Paula's Reviews > Rites of Spring: The Great War and the Birth of the Modern Age
Rites of Spring: The Great War and the Birth of the Modern Age
by Modris Eksteins
by Modris Eksteins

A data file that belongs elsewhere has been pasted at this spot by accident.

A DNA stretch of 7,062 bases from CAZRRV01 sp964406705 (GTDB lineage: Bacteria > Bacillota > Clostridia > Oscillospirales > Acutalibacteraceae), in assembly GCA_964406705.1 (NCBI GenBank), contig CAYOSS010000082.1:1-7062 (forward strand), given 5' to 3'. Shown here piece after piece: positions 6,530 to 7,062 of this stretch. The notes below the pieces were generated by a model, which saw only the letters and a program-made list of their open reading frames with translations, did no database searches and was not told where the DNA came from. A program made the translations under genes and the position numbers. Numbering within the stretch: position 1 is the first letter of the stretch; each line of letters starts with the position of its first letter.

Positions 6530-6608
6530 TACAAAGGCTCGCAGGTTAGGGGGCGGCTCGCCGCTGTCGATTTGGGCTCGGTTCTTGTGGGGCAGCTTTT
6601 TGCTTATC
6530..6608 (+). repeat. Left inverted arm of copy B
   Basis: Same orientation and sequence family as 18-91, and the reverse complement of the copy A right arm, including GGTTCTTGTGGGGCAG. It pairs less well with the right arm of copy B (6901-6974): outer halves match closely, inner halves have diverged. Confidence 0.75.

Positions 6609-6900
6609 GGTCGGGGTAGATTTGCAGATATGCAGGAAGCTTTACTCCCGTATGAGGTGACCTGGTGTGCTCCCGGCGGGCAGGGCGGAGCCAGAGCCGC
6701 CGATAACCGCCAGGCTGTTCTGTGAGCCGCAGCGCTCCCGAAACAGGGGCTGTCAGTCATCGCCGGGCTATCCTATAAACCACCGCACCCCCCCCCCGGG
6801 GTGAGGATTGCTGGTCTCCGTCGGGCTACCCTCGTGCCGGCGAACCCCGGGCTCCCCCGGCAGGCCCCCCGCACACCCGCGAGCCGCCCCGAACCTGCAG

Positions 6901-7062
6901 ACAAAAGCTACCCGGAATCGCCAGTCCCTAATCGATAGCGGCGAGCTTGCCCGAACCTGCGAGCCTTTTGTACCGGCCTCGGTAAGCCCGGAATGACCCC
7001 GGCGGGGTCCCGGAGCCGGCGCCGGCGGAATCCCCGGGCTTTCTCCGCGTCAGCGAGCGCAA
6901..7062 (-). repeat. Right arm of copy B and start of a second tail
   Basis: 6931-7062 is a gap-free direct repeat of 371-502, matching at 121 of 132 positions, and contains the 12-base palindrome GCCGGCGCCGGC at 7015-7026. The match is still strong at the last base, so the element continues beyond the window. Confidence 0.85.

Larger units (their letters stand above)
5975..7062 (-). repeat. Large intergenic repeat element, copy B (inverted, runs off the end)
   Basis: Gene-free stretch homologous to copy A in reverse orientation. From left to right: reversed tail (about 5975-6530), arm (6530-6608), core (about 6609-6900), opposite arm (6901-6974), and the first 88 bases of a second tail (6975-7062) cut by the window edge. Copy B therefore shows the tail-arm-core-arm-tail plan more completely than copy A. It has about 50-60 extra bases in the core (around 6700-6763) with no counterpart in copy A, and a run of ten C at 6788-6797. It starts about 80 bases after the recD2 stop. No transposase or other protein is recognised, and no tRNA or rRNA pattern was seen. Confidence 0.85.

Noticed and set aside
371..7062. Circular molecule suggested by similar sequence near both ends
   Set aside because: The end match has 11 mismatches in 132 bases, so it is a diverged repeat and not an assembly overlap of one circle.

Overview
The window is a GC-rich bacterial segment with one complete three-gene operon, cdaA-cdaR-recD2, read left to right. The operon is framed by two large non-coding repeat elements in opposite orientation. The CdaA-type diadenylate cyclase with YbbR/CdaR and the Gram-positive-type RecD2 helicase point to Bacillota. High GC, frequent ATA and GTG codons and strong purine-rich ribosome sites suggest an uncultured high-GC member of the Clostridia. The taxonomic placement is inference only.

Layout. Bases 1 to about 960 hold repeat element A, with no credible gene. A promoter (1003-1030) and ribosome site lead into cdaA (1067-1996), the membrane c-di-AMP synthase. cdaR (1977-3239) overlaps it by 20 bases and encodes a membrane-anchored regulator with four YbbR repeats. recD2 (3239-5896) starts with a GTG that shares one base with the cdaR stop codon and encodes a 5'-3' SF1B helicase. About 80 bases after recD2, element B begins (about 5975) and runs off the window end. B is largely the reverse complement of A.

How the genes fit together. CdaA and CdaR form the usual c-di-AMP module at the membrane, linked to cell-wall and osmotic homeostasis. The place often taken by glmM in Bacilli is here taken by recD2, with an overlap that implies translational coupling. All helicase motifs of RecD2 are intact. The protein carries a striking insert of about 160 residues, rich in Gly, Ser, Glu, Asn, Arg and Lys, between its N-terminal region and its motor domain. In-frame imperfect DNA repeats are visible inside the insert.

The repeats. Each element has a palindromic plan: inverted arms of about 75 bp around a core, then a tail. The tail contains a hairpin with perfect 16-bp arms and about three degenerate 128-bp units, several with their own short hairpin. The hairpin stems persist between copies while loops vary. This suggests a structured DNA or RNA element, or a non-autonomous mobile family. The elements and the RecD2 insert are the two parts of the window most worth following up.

Interesting yet unsatisfying on several levels. I read along enjoying the review of the era, but acquiring few new insights, except perhaps in Ekstein’s depiction of the general mood at the opening of WWI as largely euphoric/ heroic / romantic, unlike the mood fraught with a sense of futility, waste and negation of the war that came afterward and which infused the post-war literature about WWI. My own exposure to the period comes largely from that literature and some contemporary fiction, such as the novels of Pat Barker. I was disappointed with the book at least partially because it strikes me as one more version of “his story”(and yes, I am aware that the etymology of the English word history has nothing to do with maleness). Ekstein makes scant mention of women throughout, never really including them in his discussion and theorizing about either European Avant-garde or popular culture before and after the war. As his touchstones, he chooses all males: Diaghilev and Nijinsky, director and primary male dancer of the Ballets russes; American pilot Charles Lindbergh, idolized for his solo flight across the Atlantic, and German novelist Erich Maria Remarque, whose All Quiet on the Western Front was (and still is) an all-time bestseller. And of course, closing out the modern era, Adolph Hitler (that is, if postmodernism commences post-WWII). Ekstein does briefly mention Josephine Baker (whose succès fou in Paris in the 1920s certainly rivaled that of Nijinksy earlier) and Isadora Duncan, but that’s about it. Women, even if not combatants, certainly both acted in and were acted upon by the war. The scientist Marie Curie with her x-ray unit that she drove from one field hospital to another and which eventually led to her death from cancer caused by radiation exposure comes to mind. As for the Moderns themselves, what about Virginia Woolf and Gertrude Stein? I also find the circularity of Ekstein’s argument regarding the subjective or Self centered aestheticism of modernism tedious, even tendentious. Subjectivity is not always solipsism. An aesthetic of non-sense or even art for art’s sake does not necessarily preclude social or political engagement on the part of an artist. Solipsism, disengagement, or flirtation with (or even adherence to) fascism are not to my mind, the only possible effects of a breakdown of tradition and a celebration of innovation. Ekstein’s evidence sometimes seems to follow rather than precede his conclusions.
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